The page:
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Review ARTICLE

Front. Physiol., 16 March 2018 | https://doi.org/10.3389/fphys.2018.00225

Sensory Processing and Integration at the Carotid Body Tripartite Synapse: Neurotransmitter Functions and Effects of Chronic Hypoxia

  • Department of Biology, McMaster University, Hamilton, ON, Canada

Maintenance of homeostasis in the respiratory and cardiovascular systems depends on reflexes that are initiated at specialized peripheral chemoreceptors that sense changes in the chemical composition of arterial blood. In mammals, the bilaterally-paired carotid bodies (CBs) are the main peripheral chemoreceptor organs that are richly vascularized and are strategically located at the carotid bifurcation. The CBs contribute to the maintenance of O2, CO2/H+, and glucose homeostasis and have attracted much clinical interest because hyperactivity in these organs is associated with several pathophysiological conditions including sleep apnea, obstructive lung disease, heart failure, hypertension, and diabetes. In response to a decrease in O2 availability (hypoxia) and elevated CO2/H+ (acid hypercapnia), CB receptor type I (glomus) cells depolarize and release neurotransmitters that stimulate apposed chemoafferent nerve fibers. The central projections of those fibers in turn activate cardiorespiratory centers in the brainstem, leading to an increase in ventilation and sympathetic drive that helps restore blood PO2 and protect vital organs, e.g., the brain. Significant progress has been made in understanding how neurochemicals released from type I cells such as ATP, adenosine, dopamine, 5-HT, ACh, and angiotensin II help shape the CB afferent discharge during both normal and pathophysiological conditions. However, type I cells typically occur in clusters and in addition to their sensory innervation are ensheathed by the processes of neighboring glial-like, sustentacular type II cells. This morphological arrangement is reminiscent of a “tripartite synapse” and emerging evidence suggests that paracrine stimulation of type II cells by a variety of CB neurochemicals may trigger the release of “gliotransmitters” such as ATP via pannexin-1 channels. Further, recent data suggest novel mechanisms by which dopamine, acting via D2 receptors (D2R), may inhibit action potential firing at petrosal nerve endings. This review will update current ideas concerning the presynaptic and postsynaptic mechanisms that underlie chemosensory processing in the CB. Paracrine signaling pathways will be highlighted, and particularly those that allow the glial-like type II cells to participate in the integrated sensory response during exposures to chemostimuli, including acute and chronic hypoxia.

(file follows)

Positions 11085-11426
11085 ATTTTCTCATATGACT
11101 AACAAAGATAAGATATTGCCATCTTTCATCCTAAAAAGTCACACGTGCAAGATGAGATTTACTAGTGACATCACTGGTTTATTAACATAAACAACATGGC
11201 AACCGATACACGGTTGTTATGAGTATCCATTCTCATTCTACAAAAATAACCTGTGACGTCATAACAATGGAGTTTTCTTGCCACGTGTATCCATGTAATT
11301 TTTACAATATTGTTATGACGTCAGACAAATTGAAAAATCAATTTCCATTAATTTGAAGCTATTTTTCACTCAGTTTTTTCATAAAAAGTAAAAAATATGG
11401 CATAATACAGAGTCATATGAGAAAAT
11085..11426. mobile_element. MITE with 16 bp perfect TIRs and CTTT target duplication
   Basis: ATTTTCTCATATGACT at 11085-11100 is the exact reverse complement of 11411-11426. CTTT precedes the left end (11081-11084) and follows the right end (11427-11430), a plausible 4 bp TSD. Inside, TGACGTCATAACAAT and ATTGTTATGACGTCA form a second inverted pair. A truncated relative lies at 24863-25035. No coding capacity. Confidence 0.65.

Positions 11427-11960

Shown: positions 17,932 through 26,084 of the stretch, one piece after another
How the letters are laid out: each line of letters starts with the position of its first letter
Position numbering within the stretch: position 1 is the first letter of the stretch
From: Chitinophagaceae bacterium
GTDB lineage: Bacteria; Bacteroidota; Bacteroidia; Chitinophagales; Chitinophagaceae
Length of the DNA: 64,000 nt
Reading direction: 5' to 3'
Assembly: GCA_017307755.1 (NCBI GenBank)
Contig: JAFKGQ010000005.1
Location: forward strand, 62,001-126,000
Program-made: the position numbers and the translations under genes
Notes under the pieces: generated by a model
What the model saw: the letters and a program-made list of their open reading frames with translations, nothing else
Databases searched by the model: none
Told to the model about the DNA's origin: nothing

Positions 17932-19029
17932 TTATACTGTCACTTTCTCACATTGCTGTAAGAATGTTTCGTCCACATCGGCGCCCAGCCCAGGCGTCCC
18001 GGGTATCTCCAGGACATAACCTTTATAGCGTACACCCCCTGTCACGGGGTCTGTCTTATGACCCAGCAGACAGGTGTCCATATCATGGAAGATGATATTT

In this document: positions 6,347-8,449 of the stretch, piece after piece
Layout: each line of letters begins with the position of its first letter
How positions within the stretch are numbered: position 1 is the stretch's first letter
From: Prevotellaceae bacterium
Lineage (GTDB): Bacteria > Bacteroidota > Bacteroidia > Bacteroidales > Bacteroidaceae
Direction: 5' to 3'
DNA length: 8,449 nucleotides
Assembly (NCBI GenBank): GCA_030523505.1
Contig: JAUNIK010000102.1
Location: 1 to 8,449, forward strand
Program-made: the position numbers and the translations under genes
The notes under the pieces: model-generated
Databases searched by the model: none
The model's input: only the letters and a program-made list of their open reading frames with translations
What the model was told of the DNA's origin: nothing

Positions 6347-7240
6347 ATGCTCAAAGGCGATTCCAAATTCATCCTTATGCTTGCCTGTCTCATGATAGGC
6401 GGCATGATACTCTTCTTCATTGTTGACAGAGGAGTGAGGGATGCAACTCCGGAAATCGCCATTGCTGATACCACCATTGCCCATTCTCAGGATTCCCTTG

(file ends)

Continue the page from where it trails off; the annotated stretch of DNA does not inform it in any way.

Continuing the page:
Introduction

Oxygen (O2) is essential to the survival of aerobic organisms that rely on oxidative phosphorylation for the production of ATP as a major energy source. Consequently, both water- and air-breathing vertebrates have evolved mechanisms for monitoring O2 levels in the environmental water, pulmonary airways, and/or arterial blood. In conditions of O2 deficiency (hypoxia), strategically-located sensors in the gills of water-breathers and peripheral chemoreceptor organs of air-breathers initiate compensatory respiratory and cardiovascular reflex responses so as to maintain homeostasis (Gonzalez et al., 1994; Cutz and Jackson, 1999; Milsom and Burleson, 2007; Kumar and Prabhakar, 2012). In mammals, the main peripheral chemoreceptor organs are the carotid bodies (CBs), which contain O2- and CO2/H+-sensitive detectors known as glomus or type I cells (Gonzalez et al., 1994; Peers and Buckler, 1995; López-Barneo et al., 2016). While the chemoreceptive properties of the CB have been well established over much of the last century (Gonzalez et al., 2014), current views consider the CBs as general metabolic sensors capable of detecting not only the respiratory gases and blood acidity, but also blood glucose and circulating insulin levels (López-Barneo, 2003; Conde et al., 2014; Thompson et al., 2016).